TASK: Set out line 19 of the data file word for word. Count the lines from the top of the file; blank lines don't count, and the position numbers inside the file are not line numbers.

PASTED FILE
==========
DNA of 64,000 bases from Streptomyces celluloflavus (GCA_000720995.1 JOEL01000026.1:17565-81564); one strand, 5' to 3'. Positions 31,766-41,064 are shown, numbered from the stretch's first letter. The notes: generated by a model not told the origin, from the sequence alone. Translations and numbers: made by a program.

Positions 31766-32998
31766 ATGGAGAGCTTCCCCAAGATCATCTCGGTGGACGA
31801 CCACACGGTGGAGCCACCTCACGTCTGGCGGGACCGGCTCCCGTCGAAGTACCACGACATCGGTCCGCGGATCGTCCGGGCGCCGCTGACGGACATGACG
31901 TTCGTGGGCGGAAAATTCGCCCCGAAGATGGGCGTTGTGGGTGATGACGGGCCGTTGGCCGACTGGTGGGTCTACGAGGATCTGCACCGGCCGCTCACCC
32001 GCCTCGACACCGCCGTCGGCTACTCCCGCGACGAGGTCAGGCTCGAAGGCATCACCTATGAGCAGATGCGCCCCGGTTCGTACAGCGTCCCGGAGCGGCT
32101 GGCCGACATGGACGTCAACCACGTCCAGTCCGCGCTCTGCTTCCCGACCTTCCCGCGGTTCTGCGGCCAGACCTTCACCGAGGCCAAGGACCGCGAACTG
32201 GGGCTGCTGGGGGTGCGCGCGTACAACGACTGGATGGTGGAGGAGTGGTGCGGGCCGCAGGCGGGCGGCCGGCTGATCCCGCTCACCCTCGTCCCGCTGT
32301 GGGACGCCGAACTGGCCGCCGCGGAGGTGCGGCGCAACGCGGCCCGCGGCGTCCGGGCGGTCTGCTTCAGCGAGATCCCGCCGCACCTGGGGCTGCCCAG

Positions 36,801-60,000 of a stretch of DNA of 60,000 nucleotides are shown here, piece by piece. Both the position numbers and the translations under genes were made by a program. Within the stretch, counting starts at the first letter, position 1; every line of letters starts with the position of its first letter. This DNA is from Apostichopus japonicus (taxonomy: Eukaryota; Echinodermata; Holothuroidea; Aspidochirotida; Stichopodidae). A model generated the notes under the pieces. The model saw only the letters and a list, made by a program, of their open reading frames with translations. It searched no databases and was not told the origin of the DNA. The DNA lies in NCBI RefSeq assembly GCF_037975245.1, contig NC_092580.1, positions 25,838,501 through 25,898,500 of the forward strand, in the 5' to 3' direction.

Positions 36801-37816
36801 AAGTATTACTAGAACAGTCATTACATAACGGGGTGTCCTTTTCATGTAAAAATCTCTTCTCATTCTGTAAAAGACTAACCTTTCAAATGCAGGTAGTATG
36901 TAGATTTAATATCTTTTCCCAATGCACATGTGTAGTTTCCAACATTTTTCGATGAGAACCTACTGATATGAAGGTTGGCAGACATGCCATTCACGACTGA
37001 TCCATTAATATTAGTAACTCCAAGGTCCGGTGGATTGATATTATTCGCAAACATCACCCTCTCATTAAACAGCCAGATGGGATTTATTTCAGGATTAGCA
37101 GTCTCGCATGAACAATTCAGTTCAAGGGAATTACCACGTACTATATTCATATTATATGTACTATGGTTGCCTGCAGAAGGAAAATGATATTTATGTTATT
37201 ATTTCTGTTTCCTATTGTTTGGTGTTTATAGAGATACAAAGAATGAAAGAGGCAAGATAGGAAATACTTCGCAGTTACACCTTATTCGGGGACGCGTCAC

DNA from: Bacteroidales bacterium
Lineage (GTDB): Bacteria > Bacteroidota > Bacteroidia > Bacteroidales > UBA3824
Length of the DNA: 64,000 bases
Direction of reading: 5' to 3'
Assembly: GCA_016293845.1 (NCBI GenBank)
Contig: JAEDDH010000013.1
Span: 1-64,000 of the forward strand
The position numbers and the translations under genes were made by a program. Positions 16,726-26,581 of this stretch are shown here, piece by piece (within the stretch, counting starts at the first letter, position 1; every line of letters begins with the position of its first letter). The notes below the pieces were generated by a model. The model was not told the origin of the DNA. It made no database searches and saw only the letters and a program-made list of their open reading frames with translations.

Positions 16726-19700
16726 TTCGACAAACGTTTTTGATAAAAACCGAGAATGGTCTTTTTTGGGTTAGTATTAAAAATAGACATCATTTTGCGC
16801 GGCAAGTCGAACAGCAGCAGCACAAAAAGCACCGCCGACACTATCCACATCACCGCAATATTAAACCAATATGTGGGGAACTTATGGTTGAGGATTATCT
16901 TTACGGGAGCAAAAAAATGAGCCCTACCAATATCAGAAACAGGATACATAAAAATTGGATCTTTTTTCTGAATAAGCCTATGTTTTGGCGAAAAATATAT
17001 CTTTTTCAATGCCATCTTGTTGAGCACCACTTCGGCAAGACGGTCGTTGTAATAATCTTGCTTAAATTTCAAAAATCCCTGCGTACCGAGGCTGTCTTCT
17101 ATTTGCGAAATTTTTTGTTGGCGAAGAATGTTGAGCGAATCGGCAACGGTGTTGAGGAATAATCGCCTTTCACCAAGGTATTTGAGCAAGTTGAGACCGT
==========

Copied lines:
Length of the DNA: 64,000 bases